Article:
November 2012) for having provided me with congenial venues for the expository
lectures that gave rise to these notes.
Further conventions. Throughout, Λ will be a basic finite dimensional algebra
over an algebraically closed field K, and J will denote the Jacobson radical of Λ.
We thus do not lose any generality in assuming that Λ = KQ/I for a quiver Q and
an admissible ideal I of the path algebra KQ. The vertex set Q0 = {e1,...,en}
of Q will be identified with a full set of primitive idempotents of Λ. Moreover, we
let Si = Λei/Jei be the corresponding representatives of the simple modules. The
absolute value of a dimension vector d = (d1,...,dn) is |d| =

We will systematically identify isomorphic semisimple modules. The top of a
(left) Λ-module M is top(M) = M/JM. The radical layering of M is the sequence
of semisimple modules S(M) =
, where L + 1 is the Loewy
length of Λ. In particular, the zero-th entry of S(M) equals the top of M.
For our present purpose, it suffices to consider classical quasi-projective vari-
eties. By a subvariety of a such a variety we will mean a locally closed subset.
2. Affine and projective parametrizations of the Λ-modules of
dimension vector d
Suppose that C is a class of objects in some algebro-geometric category, and let
be an equivalence relation on C.
Riemann’s classification philosophy in loose terms. (I) Identify dis-
crete invariants of the objects in C, in order to subdivide C into finitely many (or
countably many) subclasses Ci, the objects of which are sufficiently akin to each
other to allow for a normal form characterizing them up to the chosen equivalence.
(II) For each index i, find an algebraic variety Vi, together with a bijection
Vi ←→ {equivalence classes in Ci},
which yields a continuous parametrization of the equivalence classes of objects in
Ci. (The idea of “continuity” will be clarified in Section 4. Typically, such a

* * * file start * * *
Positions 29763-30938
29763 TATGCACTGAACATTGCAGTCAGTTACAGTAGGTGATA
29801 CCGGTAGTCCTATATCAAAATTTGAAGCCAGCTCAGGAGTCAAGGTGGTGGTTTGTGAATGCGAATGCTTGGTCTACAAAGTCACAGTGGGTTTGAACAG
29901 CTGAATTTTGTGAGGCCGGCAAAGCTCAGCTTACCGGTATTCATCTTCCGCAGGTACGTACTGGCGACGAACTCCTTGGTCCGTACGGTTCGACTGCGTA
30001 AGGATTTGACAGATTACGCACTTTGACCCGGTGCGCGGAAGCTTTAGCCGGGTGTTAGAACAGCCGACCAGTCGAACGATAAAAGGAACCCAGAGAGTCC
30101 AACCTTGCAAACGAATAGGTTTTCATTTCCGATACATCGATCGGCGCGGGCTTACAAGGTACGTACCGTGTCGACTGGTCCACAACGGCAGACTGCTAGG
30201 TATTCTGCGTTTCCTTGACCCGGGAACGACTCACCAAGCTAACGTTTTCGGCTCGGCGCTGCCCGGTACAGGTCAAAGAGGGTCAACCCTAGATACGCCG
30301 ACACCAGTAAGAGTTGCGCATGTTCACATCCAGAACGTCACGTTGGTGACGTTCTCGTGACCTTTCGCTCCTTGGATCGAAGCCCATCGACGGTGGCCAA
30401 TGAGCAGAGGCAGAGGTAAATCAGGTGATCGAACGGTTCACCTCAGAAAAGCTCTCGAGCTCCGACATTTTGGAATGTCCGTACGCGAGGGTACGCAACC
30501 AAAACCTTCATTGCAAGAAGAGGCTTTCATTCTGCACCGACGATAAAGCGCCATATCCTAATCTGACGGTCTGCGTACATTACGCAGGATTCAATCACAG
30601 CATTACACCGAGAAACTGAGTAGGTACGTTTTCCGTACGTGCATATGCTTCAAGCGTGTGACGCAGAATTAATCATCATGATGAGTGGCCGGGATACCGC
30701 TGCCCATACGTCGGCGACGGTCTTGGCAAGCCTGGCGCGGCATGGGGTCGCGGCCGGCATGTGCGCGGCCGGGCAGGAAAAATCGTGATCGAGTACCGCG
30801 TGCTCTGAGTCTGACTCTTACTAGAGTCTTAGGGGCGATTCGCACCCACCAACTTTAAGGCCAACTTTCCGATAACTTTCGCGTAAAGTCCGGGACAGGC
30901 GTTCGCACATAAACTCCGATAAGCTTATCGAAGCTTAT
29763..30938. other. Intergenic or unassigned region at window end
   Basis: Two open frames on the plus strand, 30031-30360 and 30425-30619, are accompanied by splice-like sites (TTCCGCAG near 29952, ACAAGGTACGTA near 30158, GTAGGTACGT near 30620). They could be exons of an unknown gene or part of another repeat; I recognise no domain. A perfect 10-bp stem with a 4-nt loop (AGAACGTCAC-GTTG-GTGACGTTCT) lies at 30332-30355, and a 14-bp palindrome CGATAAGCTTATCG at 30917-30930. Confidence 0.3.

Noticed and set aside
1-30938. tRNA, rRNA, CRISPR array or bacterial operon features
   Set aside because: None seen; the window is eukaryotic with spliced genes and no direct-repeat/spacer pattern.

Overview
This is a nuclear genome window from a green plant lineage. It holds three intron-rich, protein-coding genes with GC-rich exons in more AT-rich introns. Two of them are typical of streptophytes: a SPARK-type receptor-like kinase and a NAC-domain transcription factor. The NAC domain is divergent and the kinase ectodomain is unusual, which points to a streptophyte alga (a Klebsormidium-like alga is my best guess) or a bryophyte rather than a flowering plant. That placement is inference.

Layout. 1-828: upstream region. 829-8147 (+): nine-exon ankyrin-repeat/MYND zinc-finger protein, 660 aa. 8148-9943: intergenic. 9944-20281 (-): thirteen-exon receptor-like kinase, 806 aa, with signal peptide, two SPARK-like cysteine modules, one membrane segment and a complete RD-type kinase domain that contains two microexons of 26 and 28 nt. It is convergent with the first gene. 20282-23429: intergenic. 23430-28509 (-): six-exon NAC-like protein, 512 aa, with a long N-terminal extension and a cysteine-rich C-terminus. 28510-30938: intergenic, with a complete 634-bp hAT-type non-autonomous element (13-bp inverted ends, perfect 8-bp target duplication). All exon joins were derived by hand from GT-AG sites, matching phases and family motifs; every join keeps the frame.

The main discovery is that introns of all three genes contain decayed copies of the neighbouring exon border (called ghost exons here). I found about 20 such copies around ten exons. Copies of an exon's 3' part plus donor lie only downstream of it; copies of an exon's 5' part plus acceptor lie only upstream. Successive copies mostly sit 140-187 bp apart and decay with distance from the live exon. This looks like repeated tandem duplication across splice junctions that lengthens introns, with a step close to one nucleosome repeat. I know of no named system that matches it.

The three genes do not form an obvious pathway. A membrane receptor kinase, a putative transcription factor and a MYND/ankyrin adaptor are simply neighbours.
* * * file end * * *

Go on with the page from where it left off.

parametrization will a priori or a posteriori be a classification of normal forms.)
Once a parametrization that meets these ciriteria is available, explore potential
universal properties. Moreover, investigate the interplay between the geometry of
Vi on one hand and structural properties of the modules in Ci on the other.
We will focus on the situation where C is a class of representations of Λ. In
this situation, the most obvious equivalence relation is isomorphism, or graded iso-
morphism if applicable. Riemann’s philosophy then suggests the following as a first
step: Namely, to tentatively parametrize the isomorphism classes of modules with
fixed dimension vector in some plausible way by a variety. We will review two such
parametrizations, both highly redundant in the sense that large subvarieties map
to single isomorphism classes in general. In each case, the considered parametrizing
variety carries a morphic action by an algebraic group G whose orbits capture the
redundancy; in other words, the G-orbits are precisely the sets of points indexing
objects from the same isomorphism class of modules. Since each of these settings
will have advantages and downsides compared with the other, it will be desirable
to shift data back and forth between them. Such a transfer of information between
Scenarios A and B will turn out to be optimally smooth. We will defer a detailed
Previous Page Next Page